Have you been charged with dangerous driving and need a criminal lawyer?
The offence of dangerous operation of a motor vehicle (commonly referred as dangerous driving), occurs when a person operates a motor vehicle in a manner that is dangerous to the public.
What constitutes Dangerous to the Public?
Section 249 of the Criminal Code of Canada, states that the circumstances that are taken into account when determining whether a person has operated a motor vehicle in a way that is dangerous to the public include but are not limited to;
“the nature, condition and use of the place at which the motor vehicle is being operated and the amount of traffic that at the time is or might reasonably be expected to be at that place”
A passenger in the vehicle is considered part of the public.
Also, it is not necessary that a member of the public actually be present where the dangerous driving is alleged to have taken place. A public place is generally any place to which the public ordinarily has access. It includes, but is not limited to, public highways and roads, parking lots around privately owned shopping malls, a driveway that members of the public have access to or a school ground accessed by teachers and students. Even if there was nobody in sight, the Crown/prosecuting attorney may successfully argue that a person might have reasonably been expected to be present.
Mental Element of Dangerous Driving
But a Crown Attorney must prove that you had the intention to operate the vehicle in a manner, which when viewed objectively, was a departure from how the Court would expect a reasonable driver should in the circumstances.
For example where a driver falls asleep while operating a vehicle, that driver cannot have formed the intention to depart from the standard of care expected, unless the driver knew or ought to have known that there was a real risk of falling asleep.
If you are speeding through a school zone, the court will decide whether the lives or safety of the public was or could have been placed in danger as a result of your driving. The court will also consider whether, objectively viewed, the accused exercised the same care in terms of operating their vehicle that a reasonable person would exercise in those same circumstances.
In situations where an external circumstance (such as a sudden bout of sickness, or a bee flying into your car) affected your driving, the court will consider whether a reasonable person suffering from that same issue would have acted in a similar way.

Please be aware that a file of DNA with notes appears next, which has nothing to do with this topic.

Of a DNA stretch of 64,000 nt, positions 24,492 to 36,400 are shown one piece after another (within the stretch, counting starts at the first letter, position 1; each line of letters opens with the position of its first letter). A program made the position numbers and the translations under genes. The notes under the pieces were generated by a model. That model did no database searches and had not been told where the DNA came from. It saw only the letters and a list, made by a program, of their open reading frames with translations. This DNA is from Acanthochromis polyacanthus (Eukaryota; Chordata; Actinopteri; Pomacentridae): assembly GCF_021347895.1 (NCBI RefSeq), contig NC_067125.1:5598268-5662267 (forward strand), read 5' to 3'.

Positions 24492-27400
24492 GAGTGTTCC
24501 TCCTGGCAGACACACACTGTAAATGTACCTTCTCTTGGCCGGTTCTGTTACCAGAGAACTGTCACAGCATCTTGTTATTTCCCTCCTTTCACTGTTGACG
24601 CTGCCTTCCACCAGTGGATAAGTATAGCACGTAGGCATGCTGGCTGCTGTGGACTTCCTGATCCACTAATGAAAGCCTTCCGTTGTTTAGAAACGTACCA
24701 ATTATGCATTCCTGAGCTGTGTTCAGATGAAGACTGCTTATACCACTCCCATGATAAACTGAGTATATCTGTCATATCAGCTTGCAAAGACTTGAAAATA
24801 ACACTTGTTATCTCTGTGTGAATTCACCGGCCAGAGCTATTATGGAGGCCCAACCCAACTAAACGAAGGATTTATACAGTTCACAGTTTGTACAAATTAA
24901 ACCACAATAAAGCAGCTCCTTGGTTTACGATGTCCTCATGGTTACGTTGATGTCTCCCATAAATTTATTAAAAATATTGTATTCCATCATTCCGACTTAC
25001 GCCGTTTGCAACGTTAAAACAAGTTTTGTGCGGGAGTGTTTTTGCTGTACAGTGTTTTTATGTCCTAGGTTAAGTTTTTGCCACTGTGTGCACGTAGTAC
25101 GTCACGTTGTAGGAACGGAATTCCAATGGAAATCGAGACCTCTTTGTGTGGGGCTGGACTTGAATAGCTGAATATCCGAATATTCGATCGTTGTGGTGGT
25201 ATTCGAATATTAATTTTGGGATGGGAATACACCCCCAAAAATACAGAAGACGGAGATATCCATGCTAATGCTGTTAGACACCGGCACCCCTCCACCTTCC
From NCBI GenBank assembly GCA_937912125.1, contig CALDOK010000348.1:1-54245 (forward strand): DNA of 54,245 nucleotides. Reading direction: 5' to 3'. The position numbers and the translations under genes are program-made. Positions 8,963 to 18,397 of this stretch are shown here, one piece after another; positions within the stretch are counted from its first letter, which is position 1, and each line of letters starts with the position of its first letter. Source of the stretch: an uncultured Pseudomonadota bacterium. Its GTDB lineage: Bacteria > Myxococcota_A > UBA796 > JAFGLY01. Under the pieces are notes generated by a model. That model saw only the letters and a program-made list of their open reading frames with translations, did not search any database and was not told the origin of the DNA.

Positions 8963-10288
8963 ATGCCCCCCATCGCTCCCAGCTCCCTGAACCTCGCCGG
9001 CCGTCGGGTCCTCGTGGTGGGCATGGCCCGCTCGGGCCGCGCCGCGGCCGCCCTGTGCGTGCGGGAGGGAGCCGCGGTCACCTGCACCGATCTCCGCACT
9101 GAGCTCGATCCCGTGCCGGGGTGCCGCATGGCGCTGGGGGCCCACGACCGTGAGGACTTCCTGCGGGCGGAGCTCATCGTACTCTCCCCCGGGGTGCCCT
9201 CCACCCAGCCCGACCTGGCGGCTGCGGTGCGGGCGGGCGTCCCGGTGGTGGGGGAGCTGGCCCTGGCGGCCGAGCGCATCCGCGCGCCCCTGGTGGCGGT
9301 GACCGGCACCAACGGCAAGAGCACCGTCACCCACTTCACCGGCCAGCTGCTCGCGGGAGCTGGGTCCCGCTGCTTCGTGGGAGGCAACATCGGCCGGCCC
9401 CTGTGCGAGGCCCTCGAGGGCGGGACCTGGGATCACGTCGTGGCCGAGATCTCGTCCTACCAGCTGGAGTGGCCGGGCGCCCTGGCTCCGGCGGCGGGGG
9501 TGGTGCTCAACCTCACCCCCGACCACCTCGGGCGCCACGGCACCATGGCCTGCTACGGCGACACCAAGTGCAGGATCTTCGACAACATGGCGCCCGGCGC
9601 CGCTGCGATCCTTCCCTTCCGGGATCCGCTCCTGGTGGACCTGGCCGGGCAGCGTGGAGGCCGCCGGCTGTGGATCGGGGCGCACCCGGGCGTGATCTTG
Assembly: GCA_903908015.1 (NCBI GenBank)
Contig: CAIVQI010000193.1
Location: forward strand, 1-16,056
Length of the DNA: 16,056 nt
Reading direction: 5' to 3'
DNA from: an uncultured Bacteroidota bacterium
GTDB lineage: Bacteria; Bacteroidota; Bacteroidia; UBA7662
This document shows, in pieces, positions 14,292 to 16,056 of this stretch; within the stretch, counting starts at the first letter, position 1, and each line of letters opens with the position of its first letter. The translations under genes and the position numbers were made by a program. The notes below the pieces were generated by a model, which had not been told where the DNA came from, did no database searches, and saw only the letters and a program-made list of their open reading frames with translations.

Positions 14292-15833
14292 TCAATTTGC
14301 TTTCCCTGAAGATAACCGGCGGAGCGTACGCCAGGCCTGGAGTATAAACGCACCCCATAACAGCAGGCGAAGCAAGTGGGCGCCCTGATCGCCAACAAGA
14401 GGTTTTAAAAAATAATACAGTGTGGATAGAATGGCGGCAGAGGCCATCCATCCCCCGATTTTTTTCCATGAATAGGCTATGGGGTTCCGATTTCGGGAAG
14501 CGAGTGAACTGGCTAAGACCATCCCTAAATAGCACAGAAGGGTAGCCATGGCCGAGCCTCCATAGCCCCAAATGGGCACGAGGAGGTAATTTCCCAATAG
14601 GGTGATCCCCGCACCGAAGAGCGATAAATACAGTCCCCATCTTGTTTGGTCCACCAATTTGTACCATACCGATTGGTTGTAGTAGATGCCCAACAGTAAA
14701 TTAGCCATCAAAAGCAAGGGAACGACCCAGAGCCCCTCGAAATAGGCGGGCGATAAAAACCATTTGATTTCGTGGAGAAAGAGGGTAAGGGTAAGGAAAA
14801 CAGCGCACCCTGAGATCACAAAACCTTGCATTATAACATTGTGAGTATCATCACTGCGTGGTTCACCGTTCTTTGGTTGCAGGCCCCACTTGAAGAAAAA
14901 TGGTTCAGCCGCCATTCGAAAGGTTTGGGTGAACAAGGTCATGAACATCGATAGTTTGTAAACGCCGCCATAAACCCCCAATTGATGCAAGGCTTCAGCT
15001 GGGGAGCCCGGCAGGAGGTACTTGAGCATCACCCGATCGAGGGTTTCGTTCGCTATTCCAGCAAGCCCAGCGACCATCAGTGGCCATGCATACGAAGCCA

What if there was no actual damage done?
It is the manner in which the vehicle was operated that is considered – not the consequences that resulted from the operation of the vehicle.
Penalty Under the Criminal Code of Canada
See the criminal law penalty chart. Dangerous operation of a motor vehicle is a hybrid offence and upon conviction under the Criminal Code carries a maximum penalty of a fine not exceeding $5,000 and/or a term of imprisonment not exceeding 6 months for a summary offence, and a maximum penalty under the Criminal Code of 5 years imprisonment for an indictable offence.
If the offence caused bodily to any other person, a person then becomes liable to a maximum penalty of 10 years imprisonment.
Where the death of another person is caused as a result of dangerous driving, a person is liable to a maximum penalty of 14 years imprisonment.
In addition to the penalties listed, there are additional penalties the court may impose pursuant to section 259 of the Criminal Code, including a driving prohibition of up to 3 years.
Penalty Under the Highway Traffic Act
Pursuant to the Highway Traffic Act, a conviction for dangerous driving also carries a mandatory 1 year licence suspension for a first conviction, a 3 year licence suspension for a subsequent conviction within a 10 year period of the previous conviction, and upon a third conviction with 10 years of the subsequent conviction, your licence will be suspended indefinitely. If your licence is suspended indefinitely, you cannot apply to have your licence reinstated until 10 years have passed since your previous conviction, and you have not had any other driving offences in that 10 year period.
Driver’s licence suspensions are governed by the Ontario Ministry of Transportations. Once your licence is suspended you may not operate a motor vehicle until your license is reinstated. This remains true even if the period of the suspension has lapsed. In order to reinstate your license you must attend the Ministry, register and pay the required fee.
Additional conditions may be imposed on the reinstatement of your licence such as drug counselling, driver training or physical examinations. These conditions must be fulfilled before your licence is returned.
Driving while your licence is suspended or failing to reinstate your license before you resume driving could result in a maximum term of imprisonment of 2 years.